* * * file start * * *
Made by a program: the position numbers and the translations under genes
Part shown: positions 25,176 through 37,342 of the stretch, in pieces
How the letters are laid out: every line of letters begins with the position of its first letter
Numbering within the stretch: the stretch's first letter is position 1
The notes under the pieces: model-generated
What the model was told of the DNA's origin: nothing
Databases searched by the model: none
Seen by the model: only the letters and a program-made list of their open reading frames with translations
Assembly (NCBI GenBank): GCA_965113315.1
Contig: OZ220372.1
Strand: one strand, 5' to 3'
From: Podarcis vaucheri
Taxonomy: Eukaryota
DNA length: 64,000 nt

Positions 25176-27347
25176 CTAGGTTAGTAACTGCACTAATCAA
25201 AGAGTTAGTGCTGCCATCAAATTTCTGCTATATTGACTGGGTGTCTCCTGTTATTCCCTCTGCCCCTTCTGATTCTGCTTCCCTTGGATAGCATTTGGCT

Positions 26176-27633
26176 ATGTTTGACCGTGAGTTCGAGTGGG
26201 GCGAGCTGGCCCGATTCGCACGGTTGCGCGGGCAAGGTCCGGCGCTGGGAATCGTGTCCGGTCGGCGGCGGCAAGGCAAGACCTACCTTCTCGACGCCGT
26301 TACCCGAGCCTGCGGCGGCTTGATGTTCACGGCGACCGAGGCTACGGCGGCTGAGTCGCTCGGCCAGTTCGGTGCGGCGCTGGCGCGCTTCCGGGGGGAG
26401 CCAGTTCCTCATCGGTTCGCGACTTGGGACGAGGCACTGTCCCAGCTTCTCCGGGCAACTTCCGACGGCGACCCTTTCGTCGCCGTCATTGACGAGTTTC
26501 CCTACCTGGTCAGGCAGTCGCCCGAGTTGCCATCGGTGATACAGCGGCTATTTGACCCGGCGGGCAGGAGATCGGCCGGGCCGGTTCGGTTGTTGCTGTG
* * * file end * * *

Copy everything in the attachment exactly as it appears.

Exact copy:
Made by a program: the position numbers and the translations under genes
Part shown: positions 25,176 through 37,342 of the stretch, in pieces
How the letters are laid out: every line of letters begins with the position of its first letter
Numbering within the stretch: the stretch's first letter is position 1
The notes under the pieces: model-generated
What the model was told of the DNA's origin: nothing
Databases searched by the model: none
Seen by the model: only the letters and a program-made list of their open reading frames with translations
Assembly (NCBI GenBank): GCA_965113315.1
Contig: OZ220372.1
Strand: one strand, 5' to 3'
From: Podarcis vaucheri
Taxonomy: Eukaryota
DNA length: 64,000 nt

Positions 25176-27347
25176 CTAGGTTAGTAACTGCACTAATCAA
25201 AGAGTTAGTGCTGCCATCAAATTTCTGCTATATTGACTGGGTGTCTCCTGTTATTCCCTCTGCCCCTTCTGATTCTGCTTCCCTTGGATAGCATTTGGCT

Positions 26176-27633
26176 ATGTTTGACCGTGAGTTCGAGTGGG
26201 GCGAGCTGGCCCGATTCGCACGGTTGCGCGGGCAAGGTCCGGCGCTGGGAATCGTGTCCGGTCGGCGGCGGCAAGGCAAGACCTACCTTCTCGACGCCGT
26301 TACCCGAGCCTGCGGCGGCTTGATGTTCACGGCGACCGAGGCTACGGCGGCTGAGTCGCTCGGCCAGTTCGGTGCGGCGCTGGCGCGCTTCCGGGGGGAG
26401 CCAGTTCCTCATCGGTTCGCGACTTGGGACGAGGCACTGTCCCAGCTTCTCCGGGCAACTTCCGACGGCGACCCTTTCGTCGCCGTCATTGACGAGTTTC
26501 CCTACCTGGTCAGGCAGTCGCCCGAGTTGCCATCGGTGATACAGCGGCTATTTGACCCGGCGGGCAGGAGATCGGCCGGGCCGGTTCGGTTGTTGCTGTG